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Different Games for Different Brains

I’m starting to think that most of the heated debates that happen around game design choices are due to poorly-understood differences in how our brains are actually wired.

Like, I’ve written before about how some people hate punishment in games and others don’t and how this seems to be related to how we process tension, and how it’s easy to think someone else is a wimp or a masochist for the type of gameplay they like when it actually feels different to them than it does to you. But I realized there are other factors here too - punishment is worse for players who have trouble focusing on things that aren’t novel, which, like… that’s straight-up an ADHD symptom, right? I’ve never been diagnosed with ADHD, but I’ve got a couple of symptoms including that one. Allie has more symptoms, and she’s even more bothered by punishment and repetition in games than I am.

I’ve also talked about how I don’t like games that make you work to find the quality content in exchange for a sense of discovery that rings false for me. But when I saw the following mailbag question in a Shamus Young diecast post, I realized there was something else going on:

Dear Diecast.

The modern Persona games are lauded for their fusion of turn-based combat and social sim gameplay, but I’ve always been bothered by the social sim aspect. It’s less about roleplaying and more about puzzling out the spreadsheet nightmare the designers have conceived so you don’t miss out on story content and have to replay it in new game plus to see it. As such, I always play them with my head in a guide to negate the issue so I can instead focus on enjoying the combat and story.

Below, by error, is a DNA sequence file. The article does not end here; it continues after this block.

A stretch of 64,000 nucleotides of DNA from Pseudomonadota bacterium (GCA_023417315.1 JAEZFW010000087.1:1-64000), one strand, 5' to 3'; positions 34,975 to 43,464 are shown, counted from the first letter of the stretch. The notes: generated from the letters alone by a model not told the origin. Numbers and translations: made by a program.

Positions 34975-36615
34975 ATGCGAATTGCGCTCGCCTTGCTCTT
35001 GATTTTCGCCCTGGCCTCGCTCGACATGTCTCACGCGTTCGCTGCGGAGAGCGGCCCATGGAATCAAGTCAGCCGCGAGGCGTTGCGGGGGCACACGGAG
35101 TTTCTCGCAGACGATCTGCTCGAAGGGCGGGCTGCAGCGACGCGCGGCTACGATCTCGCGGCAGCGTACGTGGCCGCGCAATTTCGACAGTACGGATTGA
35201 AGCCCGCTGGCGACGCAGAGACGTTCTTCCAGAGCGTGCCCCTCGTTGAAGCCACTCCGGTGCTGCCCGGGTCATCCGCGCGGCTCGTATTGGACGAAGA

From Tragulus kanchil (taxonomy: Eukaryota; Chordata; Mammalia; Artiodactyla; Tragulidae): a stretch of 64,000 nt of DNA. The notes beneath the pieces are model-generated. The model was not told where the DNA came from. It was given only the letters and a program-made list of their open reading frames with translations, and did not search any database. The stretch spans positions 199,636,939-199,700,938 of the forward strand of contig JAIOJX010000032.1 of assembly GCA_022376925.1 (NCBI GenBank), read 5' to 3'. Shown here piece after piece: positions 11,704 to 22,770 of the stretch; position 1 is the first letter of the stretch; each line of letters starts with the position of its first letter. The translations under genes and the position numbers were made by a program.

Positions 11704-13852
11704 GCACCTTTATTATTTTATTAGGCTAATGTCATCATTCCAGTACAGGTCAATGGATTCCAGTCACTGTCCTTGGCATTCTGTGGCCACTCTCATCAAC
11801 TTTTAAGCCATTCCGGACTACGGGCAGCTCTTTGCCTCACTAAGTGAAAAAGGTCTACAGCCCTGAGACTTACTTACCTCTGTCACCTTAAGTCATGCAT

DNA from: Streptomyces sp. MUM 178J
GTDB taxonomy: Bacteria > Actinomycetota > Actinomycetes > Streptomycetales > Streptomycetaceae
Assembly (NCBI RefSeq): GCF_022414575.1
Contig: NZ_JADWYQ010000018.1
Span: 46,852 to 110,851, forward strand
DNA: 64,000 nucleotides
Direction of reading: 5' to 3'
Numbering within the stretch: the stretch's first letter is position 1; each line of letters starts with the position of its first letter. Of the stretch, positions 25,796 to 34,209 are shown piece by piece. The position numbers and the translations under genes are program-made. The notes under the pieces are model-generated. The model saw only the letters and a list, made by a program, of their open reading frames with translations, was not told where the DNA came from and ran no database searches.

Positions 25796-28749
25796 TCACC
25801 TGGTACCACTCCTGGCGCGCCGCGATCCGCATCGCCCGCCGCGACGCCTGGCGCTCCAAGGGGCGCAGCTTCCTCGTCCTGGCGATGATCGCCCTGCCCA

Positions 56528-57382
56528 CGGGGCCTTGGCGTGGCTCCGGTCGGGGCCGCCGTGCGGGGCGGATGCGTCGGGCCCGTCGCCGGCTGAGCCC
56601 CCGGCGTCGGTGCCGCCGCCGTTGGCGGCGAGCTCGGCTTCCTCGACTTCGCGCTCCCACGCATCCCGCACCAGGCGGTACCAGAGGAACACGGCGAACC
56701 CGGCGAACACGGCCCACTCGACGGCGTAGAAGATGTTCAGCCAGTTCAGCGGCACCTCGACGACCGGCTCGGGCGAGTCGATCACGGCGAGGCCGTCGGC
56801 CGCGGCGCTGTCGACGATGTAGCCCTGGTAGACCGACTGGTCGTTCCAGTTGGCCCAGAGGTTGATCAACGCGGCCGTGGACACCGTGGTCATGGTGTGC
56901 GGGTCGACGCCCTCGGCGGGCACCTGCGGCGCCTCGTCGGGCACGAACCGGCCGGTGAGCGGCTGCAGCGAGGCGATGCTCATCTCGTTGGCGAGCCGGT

What’s your thoughts on games that are hard to play properly without using a guide and have you ever found them enjoyable in spite of needing to look things up constantly?

-Victor

My immediate thought was that yeah, I feel the same way about Persona and that this kind of design is stupid in general as just another way to make you work to find the quality content - but I made myself take a step back. It’s not very likely that the designers of several incredibly-popular games are all just making the same obvious mistake over and over and the fans somehow don’t understand the resulting flaws. It’s much more likely that this is another case where players have different but legitimate preferences.

Victor’s question has assumptions baked in - that if you “miss out on story content” you then “have to replay it in new game plus to see it” and that seeing all the story content is the only way to “play properly”. I didn’t notice at first that these were assumptions, because I’m a completionist so to me (and I imagine Victor) they just feel true. Like Victor, I find it hard to enjoy a game if I’m constantly worried that I’ll miss content - particularly story content - particularly if it’s a story I’m enjoying. Like Victor, I often deal with this by using a guide and then lament that the game “requires” a guide.

But like… that seems like something in the area of anxiety or OCD, maybe? I’m not sure exactly what the divide is here, but roughly speaking I suspect some people prefer certainty and control (the completionists) and others prefer exploration and surprise. For the latter group of players, the fact that it’s possible to miss some story content based on your choices is a bonus - it means that you can actually be surprised by what you see, even if you return to play the game again. To me, this is a baffling way of looking at things - but some quick internet research shows plenty of evidence that some people like surprises, some people hate them, and many people in each group do not at all understand the people in the other.

A lot of us have trouble explaining what happens in our own heads, and it’s difficult to realize when something you thought was universal is only true for people with brains like yours. And it’s really hard to see where someone else is coming from if your disagreement stems from one of those things. A lot of the time we’re arguing about things like game design decisions, we’re being much more subjective than we realize, and that leads to heated and unproductive discussions that say more about ourselves than the thing we’re trying to talk about.